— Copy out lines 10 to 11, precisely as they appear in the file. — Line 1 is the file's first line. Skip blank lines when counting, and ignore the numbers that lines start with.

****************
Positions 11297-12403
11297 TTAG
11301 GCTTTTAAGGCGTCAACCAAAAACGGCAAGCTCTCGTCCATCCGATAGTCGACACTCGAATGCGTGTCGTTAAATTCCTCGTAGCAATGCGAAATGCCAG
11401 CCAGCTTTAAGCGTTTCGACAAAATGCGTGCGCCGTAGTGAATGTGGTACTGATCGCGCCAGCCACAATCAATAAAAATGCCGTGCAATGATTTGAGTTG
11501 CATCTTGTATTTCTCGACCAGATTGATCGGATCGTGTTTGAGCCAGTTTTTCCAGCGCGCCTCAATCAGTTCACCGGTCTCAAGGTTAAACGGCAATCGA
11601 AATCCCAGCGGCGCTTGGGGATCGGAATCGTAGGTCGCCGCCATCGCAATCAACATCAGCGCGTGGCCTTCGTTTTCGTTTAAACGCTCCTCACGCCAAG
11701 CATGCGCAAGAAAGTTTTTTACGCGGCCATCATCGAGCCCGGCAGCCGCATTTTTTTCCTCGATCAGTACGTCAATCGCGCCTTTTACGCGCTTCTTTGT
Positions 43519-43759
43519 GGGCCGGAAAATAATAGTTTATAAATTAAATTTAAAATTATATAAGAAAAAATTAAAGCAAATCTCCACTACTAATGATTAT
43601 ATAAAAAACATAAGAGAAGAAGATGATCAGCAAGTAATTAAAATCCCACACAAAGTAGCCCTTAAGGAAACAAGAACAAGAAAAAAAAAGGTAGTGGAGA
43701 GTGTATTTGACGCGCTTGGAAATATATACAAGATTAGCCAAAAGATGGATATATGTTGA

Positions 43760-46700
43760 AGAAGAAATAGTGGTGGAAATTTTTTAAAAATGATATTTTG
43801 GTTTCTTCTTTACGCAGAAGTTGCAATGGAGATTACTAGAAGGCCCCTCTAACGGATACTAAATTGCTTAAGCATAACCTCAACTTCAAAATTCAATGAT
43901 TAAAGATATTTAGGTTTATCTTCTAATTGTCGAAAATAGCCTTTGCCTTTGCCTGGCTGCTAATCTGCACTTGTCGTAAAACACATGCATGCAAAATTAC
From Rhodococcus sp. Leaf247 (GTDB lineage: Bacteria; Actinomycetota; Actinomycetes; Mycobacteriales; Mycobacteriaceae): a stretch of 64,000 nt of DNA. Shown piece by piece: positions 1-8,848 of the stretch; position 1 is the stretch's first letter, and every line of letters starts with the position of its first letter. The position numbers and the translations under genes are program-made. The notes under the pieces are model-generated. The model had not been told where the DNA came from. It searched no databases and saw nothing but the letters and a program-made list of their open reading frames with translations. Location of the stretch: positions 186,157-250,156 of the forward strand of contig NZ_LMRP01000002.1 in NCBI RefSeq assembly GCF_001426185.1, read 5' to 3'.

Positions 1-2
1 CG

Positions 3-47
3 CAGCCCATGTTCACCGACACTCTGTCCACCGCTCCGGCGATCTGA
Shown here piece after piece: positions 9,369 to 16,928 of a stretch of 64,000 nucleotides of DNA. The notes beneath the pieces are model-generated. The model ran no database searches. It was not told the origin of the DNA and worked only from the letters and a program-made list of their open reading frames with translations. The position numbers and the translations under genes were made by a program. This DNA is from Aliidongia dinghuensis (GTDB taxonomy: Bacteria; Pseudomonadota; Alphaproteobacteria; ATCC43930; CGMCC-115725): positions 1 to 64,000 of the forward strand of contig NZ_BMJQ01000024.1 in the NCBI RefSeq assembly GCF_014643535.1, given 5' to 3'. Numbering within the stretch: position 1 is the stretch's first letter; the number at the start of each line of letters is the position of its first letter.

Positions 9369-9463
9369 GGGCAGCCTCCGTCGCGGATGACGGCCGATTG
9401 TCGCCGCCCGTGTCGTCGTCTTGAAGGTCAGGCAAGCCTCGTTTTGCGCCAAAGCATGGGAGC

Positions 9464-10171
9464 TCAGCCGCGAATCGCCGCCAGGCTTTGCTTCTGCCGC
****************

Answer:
43601 ATAAAAAACATAAGAGAAGAAGATGATCAGCAAGTAATTAAAATCCCACACAAAGTAGCCCTTAAGGAAACAAGAACAAGAAAAAAAAAGGTAGTGGAGA
43701 GTGTATTTGACGCGCTTGGAAATATATACAAGATTAGCCAAAAGATGGATATATGTTGA